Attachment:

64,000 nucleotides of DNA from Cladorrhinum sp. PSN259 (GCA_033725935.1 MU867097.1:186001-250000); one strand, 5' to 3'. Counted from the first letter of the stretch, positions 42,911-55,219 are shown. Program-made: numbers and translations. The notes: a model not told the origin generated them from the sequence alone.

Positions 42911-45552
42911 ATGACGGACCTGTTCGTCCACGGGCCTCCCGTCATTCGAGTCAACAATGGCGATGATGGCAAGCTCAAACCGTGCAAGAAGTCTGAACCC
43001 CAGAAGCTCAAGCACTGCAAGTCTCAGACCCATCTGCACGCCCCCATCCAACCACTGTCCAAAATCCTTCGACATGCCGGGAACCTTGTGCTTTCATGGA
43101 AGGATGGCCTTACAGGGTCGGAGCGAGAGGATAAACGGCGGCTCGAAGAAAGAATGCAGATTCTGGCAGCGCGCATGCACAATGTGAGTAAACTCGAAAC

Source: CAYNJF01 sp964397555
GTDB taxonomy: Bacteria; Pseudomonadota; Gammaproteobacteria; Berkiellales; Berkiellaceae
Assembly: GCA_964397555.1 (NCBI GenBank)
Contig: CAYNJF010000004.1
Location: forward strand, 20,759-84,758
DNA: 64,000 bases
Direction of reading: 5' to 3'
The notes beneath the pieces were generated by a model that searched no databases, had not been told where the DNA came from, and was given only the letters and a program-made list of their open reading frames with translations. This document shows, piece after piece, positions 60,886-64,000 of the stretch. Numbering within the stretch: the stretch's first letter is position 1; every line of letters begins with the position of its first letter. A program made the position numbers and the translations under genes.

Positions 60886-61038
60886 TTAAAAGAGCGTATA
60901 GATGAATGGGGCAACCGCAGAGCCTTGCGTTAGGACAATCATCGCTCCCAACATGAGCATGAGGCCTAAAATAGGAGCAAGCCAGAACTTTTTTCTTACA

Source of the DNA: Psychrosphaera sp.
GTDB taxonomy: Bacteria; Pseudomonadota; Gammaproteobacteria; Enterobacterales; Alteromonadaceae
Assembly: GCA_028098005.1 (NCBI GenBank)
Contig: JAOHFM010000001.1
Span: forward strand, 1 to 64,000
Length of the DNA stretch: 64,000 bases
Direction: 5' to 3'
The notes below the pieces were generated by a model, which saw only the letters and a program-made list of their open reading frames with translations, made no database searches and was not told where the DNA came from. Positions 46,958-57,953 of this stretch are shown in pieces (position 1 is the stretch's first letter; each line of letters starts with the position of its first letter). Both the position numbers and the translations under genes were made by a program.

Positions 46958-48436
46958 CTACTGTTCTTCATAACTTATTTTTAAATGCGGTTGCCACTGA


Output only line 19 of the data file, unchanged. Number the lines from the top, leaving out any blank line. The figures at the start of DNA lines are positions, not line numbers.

Assembly: GCA_028098005.1 (NCBI GenBank)